April 2009
Volume 50, Issue 13
ARVO Annual Meeting Abstract  |   April 2009
Neuroprotective Effect of Up-regulated Sonic Hedgehog in Retinal Ganglion Cells Following Chronic Ocular Hypertension
Author Affiliations & Notes
  • J. Wu
    Eye & ENT Hospital, Fudan University, Shanghai, China
  • S. Zhang
    Eye & ENT Hospital, Fudan University, Shanghai, China
  • X. Sun
    Eye & ENT Hospital, Fudan University, Shanghai, China
  • Footnotes
    Commercial Relationships  J. Wu, None; S. Zhang, None; X. Sun, None.
  • Footnotes
    Support  the National Basic Research Program of China (Grant No. 2007CB512204)
Investigative Ophthalmology & Visual Science April 2009, Vol.50, 2758. doi:
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      J. Wu, S. Zhang, X. Sun; Neuroprotective Effect of Up-regulated Sonic Hedgehog in Retinal Ganglion Cells Following Chronic Ocular Hypertension. Invest. Ophthalmol. Vis. Sci. 2009;50(13):2758.

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      © ARVO (1962-2015); The Authors (2016-present)

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Purpose: : To determine sonic hedgehog (Shh) expression and whether it exerts neuroprotective effects on RGCs in a rat chronic ocular hypertension model.

Methods: : Intraocular pressure (IOP) elevation was induced in rats by episcleral veins cautery. Protein and mRNA expressions of Shh were determined by immunohistochemistry, western blotting and real-time PCR. Exogenous Shh and its inhibitor cyclopamine were injected intravitreally to examine their effects on RGC survival after ocular hypertension by the counting of retrograde Dil-labeled RGCs. Shh signal pathway mediating neuroprotective effects were characterized using Western blotting and real-time PCR.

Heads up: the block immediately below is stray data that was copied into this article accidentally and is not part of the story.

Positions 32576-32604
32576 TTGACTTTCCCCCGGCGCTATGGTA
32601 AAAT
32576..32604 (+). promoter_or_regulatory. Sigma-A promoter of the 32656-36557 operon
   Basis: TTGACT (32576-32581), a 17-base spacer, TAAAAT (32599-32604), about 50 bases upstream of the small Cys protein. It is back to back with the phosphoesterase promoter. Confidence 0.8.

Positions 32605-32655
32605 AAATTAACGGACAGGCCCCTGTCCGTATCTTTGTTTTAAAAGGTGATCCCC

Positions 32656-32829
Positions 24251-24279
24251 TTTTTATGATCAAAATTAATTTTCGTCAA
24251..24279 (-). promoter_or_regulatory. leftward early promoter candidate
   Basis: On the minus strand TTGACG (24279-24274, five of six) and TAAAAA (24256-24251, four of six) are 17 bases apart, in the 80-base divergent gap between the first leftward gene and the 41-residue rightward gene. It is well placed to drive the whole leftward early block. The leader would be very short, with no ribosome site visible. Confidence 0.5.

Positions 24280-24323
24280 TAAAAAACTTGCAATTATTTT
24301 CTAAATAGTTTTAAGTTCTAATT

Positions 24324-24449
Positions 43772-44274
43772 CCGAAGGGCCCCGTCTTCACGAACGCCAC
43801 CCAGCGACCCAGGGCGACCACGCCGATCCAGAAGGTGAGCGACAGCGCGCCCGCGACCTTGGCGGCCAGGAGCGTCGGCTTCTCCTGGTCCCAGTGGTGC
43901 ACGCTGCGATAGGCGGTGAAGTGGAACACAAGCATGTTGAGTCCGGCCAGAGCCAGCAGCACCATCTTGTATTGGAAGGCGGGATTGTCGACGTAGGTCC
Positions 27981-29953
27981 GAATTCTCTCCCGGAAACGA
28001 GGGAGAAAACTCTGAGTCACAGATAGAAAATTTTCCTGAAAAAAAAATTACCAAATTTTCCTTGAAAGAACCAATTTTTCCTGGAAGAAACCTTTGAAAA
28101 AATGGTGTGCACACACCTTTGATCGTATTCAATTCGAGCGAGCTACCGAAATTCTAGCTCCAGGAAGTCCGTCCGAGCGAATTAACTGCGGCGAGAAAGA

Results: : IOP elevated-retinas showed a 2.1- to 4.4-fold increase in Shh expression, compared to the control eyes (p<0.05). Exogenous Shh significantly promotes RGC survival 2 and 4 weeks after ocular hypertension, whereas cyclopamine increased RGC loss. 15.26% ± 1.57% RGCs were lost 2 weeks after IOP elevation in the PBS-treatment groups. In contrast, Shh-treated retinas lost only 4.54% ± 0.36% of RGCs (P<0.01). The injected cyclopamine reduced the number of RGCs by ~70% in a dose-dependent manner compared with the vehicle control after ocular hypertension. Western blotting and real-time PCR revealed that Smo, a shh signal transducer, and transcription factor Gli1 were significantly up-regulated in RGCs following chronic ocular hypertension or Shh-intravitreal treatment. Ptc, a shh binding receptor, However, was not detectably up-regulated both in mRNA and protein expression.

Conclusions: : Shh and its signal transducer Smo are up-regulated in a time-dependent manner in retinas exposed to ocular hypertension and that Shh, either endogenous or exogenous, has neuroprotective effects on damaged RGCs in a well-established rat model of chronic hypertension. Shh may exert neuroprotective effects by relieving the inhibition of Smo and subsequently activating transcriptional factor Gli1.

Keywords: ganglion cells • gene/expression • neuroprotection 

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